“The future of labor is the future of America,” labor leader John Lewis said, during the Great Depression.
And for a long time, you had to squint to see that future because it’s so bright. America capitalized on its enormous advantages after World War II with unprecedented growth that was — thanks to the labor movement — widely shared.
However, workers wages peaked in the 1970s and since then, gains have been widely shared by the richest .01 percent.
Some have argued that this is a mystic inevitability that is in no way connected to corporate America focusing its enormous power and wealth on an agenda of cutting taxes for the rich and deregulating industry.…
The death of democracy?
I have been traveling around China for the past week and, despite the incredible growth of capitalism here, it’s clear that the government controls much of what happens in this beautiful country. From investments infrastructure that result in modern, butter-smooth highways to the wind energy installations that surround cities like Qingdao, the government is in charge of nearly everything that happens. The idea of “local control” isn’t really disputed.
As I read the reports about Michigan House Republicans passing Republican Rep. Earl Poleski’s anti-democratic House Bill 4052 which would strip the ability of local governments from passing local ordinances that conflict with the GOP’s utopian vision of total control of our state, it looks very much like Michigan is sliding rapidly toward the sort of totalitarian control that I see all around me in China.…
The Republican Party is the strongest it has been in decades and could be on the verge of a victory that could give them more electoral power than at any time since 1920, the year women first voted for the president.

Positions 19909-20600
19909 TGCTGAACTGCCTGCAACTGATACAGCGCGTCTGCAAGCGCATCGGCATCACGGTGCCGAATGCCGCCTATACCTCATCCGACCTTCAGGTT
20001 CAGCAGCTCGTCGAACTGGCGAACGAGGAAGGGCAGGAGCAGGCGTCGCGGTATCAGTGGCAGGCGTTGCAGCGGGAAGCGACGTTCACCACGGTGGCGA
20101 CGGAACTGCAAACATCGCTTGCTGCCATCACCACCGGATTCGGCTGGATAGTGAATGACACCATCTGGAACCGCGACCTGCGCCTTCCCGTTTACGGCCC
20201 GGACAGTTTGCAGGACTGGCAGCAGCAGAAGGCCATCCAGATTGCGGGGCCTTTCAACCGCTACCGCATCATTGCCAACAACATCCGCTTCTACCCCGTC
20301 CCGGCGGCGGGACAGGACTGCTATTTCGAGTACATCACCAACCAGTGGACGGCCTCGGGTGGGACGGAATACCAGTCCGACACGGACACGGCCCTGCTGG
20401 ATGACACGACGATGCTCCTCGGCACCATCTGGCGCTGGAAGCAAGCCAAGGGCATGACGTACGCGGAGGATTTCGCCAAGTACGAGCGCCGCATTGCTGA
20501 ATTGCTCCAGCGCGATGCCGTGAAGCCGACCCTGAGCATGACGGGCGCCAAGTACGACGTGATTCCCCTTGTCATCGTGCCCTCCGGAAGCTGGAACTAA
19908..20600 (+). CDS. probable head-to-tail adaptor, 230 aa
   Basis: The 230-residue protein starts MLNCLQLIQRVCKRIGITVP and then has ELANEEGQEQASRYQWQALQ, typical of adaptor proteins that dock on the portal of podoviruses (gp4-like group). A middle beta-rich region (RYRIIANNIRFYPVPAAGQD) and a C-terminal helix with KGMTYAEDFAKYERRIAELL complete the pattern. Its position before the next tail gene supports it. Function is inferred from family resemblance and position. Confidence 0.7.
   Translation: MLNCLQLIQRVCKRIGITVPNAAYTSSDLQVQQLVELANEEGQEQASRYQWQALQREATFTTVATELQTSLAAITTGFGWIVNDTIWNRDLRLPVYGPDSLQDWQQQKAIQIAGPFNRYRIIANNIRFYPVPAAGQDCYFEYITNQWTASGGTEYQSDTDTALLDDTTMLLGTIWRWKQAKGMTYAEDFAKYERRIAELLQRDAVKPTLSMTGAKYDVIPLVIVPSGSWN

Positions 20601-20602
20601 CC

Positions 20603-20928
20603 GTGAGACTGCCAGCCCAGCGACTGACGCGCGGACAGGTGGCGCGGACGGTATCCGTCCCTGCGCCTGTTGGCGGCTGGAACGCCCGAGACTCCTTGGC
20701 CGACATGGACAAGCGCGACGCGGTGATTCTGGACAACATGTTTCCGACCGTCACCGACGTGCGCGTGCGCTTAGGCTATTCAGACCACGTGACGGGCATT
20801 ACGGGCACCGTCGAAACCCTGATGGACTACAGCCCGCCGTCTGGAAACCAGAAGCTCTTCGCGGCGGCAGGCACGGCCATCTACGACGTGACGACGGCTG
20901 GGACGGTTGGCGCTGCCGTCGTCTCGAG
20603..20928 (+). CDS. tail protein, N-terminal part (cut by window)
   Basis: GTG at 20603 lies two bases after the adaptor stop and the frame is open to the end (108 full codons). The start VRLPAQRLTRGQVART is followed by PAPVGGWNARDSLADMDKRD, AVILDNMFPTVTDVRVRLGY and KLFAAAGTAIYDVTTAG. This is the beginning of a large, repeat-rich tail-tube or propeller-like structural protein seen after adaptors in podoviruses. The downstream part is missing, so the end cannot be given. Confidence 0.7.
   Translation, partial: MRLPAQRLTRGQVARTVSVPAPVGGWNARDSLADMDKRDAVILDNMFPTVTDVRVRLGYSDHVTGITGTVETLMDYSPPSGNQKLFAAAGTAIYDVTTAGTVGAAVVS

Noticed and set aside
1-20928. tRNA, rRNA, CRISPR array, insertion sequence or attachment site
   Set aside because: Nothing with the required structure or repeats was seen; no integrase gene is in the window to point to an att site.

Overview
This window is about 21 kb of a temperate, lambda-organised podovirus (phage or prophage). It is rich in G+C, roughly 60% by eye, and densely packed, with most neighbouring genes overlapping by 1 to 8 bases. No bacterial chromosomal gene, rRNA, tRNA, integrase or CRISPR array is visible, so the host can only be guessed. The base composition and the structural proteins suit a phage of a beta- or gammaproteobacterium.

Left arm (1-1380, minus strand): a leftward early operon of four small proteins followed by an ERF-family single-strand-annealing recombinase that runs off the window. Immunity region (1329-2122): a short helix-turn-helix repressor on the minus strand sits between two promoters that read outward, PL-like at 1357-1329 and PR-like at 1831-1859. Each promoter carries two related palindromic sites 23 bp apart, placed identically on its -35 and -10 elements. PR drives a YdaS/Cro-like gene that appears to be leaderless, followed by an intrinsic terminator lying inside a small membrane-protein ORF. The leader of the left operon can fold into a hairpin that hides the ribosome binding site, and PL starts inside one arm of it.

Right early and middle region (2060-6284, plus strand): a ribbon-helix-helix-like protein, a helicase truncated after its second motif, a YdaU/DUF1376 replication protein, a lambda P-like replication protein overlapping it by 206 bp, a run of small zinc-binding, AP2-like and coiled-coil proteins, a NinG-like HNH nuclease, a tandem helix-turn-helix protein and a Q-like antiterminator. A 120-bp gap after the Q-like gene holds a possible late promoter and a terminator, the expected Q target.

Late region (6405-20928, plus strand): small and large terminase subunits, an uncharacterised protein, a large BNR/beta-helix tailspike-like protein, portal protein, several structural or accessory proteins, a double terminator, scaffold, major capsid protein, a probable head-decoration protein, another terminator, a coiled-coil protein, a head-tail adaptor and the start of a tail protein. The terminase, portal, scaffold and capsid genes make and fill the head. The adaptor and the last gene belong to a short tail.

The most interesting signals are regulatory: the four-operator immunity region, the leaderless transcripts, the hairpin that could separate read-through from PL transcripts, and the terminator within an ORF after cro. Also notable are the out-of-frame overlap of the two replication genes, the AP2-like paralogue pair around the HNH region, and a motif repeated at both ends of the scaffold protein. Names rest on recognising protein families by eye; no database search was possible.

That’s the conclusion of Sean Trende and David Byler who have put together an index of party strength:
You can quibble with the methodology and focus on the role gerrymandering and other methods of voter disempowerment have played. But it’s undeniable that Republicans have done much better than Democrats in winning down-ticket races since the Democratic landslide of 2008. And this is how you accumulate political power.…
Senate version of Michigan Republicans’ “Local Government Control Prohibition Act” drops, same as House version
Earlier this week, House Republicans held a hearing on H.B. 4052, a bill that would prohibit local governments from passing employment-related ordinances that are more restrictive than state-level laws. Although it is called the “Local Government Employer Mandate Prohibition Act”, it really should be referred to as the “Local Government Control Prohibition Act” because it strips what is commonly known as “home rule” from local governments.
The list of things covered by the current version of H.B. 4052 is pretty large. It would prohibit a local governmental body from adopting, enforcing, or administering an ordinance, local policy, or local resolution that:
- Regulates the relationship between an employer and its employees or potential employees, if the regulation contains requirements exceeding those imposed by state or federal law.
Remember what happened in the House on Thursday when the GOP nominee releases in ad in Spanish next September that drops all the “secure the border” pablum that got him the nomination and vows to reform the immigration system in a way Democrats haven’t.
House Republicans voted to remove language that would have instructed the secretary of defense to consider allowing undocumented Americans to serve in the military from the National Defense Authorization Act by a 221-202 margin.
Every Democrat voted against the amendment.
Instead of being satisfied with the win, the anti-immigrant right attacked the small percentage of Republicans who voted with Democrats.…